She says this is one of her favourite live albums and influenced her eventual style behind the mic with Halestorm. Hale says, “This meant a lot to me as a 15-year-old as I was just starting to find my voice (as a singer). Heart’s live version of ‘Crazy On You’ just gives me goosebumps… and the beautiful thing about Ann Wilson’s voice, that it’s a little gruffer… made my dream of being a tougher singer… it made that dream a little less impossible.”
Tom Petty, Wildflowers (1994)
The “Wildflowers” album was Tom Petty’s second solo studio album. Its release on November 1, 1994, was particularly significant because it was his first release after signing with Warner Bros Records. it was also the first of three collaborations with producer Rick Rubin.
The album is majorly credited to Petty, but the Heartbreakers played a significant part in the creation of it, with all members participating except drummer Stan Lynch, who Steve Ferrone replaced.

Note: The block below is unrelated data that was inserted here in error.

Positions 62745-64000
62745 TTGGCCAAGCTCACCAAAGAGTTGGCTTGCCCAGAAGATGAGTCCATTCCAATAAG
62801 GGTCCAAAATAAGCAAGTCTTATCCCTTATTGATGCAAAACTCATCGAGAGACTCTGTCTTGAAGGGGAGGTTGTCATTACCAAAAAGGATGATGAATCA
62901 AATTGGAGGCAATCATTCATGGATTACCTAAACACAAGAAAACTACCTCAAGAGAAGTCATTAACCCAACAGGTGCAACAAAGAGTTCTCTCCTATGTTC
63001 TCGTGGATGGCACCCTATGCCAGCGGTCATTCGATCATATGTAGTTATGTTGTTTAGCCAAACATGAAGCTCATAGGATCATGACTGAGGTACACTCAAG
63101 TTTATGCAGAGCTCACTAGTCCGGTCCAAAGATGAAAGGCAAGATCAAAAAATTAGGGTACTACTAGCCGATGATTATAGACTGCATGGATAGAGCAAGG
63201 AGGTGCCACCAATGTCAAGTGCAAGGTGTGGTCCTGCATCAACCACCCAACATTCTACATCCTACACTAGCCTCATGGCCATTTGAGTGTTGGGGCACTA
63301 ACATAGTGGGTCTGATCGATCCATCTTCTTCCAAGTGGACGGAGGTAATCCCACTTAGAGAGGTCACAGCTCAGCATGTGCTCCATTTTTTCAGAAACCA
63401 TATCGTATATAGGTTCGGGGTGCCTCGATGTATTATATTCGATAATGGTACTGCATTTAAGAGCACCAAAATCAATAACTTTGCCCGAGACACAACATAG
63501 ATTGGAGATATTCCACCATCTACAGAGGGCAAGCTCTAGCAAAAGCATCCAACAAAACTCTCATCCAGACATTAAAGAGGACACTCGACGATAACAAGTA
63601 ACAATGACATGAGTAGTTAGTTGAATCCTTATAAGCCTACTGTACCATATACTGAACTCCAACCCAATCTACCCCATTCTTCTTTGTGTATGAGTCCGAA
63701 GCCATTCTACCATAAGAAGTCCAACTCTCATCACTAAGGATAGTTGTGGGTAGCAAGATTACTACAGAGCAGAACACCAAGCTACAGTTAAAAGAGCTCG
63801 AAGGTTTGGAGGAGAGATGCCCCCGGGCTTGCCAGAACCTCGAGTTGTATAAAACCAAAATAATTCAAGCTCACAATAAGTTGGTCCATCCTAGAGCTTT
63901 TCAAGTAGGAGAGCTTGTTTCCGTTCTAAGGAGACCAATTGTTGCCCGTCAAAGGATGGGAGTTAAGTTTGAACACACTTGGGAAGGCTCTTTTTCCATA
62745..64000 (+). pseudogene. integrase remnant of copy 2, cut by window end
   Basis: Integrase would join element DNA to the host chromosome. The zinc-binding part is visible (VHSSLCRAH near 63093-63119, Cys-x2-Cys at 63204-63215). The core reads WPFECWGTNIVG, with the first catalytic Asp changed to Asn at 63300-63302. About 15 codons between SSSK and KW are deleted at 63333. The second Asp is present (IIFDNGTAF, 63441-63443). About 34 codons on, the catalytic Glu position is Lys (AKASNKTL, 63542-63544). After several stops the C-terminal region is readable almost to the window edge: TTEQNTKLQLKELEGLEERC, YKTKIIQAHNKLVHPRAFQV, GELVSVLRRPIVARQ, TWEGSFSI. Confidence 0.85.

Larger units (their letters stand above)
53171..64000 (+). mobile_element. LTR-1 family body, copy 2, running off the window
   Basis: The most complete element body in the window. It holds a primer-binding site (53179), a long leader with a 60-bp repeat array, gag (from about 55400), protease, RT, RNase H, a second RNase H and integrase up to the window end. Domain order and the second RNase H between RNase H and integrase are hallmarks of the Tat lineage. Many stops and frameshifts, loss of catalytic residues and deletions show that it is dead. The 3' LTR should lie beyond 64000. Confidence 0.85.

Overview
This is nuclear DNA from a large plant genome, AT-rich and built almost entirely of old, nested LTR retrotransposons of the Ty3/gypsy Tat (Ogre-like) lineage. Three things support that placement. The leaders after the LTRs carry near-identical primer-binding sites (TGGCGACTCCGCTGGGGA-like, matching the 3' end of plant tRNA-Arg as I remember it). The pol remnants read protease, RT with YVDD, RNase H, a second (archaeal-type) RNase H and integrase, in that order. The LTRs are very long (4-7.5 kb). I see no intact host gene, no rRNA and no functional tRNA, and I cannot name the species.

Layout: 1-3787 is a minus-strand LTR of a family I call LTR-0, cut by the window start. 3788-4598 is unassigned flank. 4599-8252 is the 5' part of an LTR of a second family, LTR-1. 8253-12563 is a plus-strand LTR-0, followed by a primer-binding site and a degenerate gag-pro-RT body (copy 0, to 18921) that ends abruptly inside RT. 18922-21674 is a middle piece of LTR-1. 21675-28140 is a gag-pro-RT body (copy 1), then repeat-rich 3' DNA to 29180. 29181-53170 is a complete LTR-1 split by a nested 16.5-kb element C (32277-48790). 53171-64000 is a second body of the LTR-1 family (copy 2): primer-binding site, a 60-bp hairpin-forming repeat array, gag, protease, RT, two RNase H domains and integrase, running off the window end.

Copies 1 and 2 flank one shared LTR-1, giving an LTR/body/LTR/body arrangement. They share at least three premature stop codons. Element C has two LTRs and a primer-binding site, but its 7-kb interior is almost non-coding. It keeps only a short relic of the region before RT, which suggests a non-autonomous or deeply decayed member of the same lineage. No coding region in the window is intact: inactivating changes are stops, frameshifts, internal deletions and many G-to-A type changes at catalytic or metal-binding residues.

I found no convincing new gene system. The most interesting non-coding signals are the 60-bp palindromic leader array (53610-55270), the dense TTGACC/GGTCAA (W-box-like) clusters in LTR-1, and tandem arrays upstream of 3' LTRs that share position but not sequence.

The album has a fine blend of heartland rock, folk, and blues. Initially intended to be a double album, it was trimmed down to 15 tracks. The omitted songs would later be released in various forms, including the 2020 re-release “Wildflowers & All the Rest.” This expanded edition included outtakes, demos, and live tracks.
“Wildflowers” was a successful album. It sold over 3 million copies in the U.S., peaking at number eight on the Billboard Top 200. Singles like “You Don’t Know How It Feels” and “You Wreck Me” became hit songs. Rolling Stone ranked it at number 214 on their Greatest Albums of All Time list, and it was certified 3× platinum in the United States.
Why Lizzy Likes Tom Petty’s “Wildflowers”: Lzzy Hale loves the “WildFlowers” album, and according to her, it influenced her musical journey. The album helped influence her songwriting skills as she found Petty’s honest and raw storytelling refreshing. Hale often refers to the album’s title track, “Wildflowers,” as a source of inspiration. She is a fan of how simple the lyrics are. Hale says, “I don’t know what it is about (Wildflowers), but no matter what mood I’m in, I can put that on and immediately just be in a better mood. I just don’t think you can argue with Tom Petty.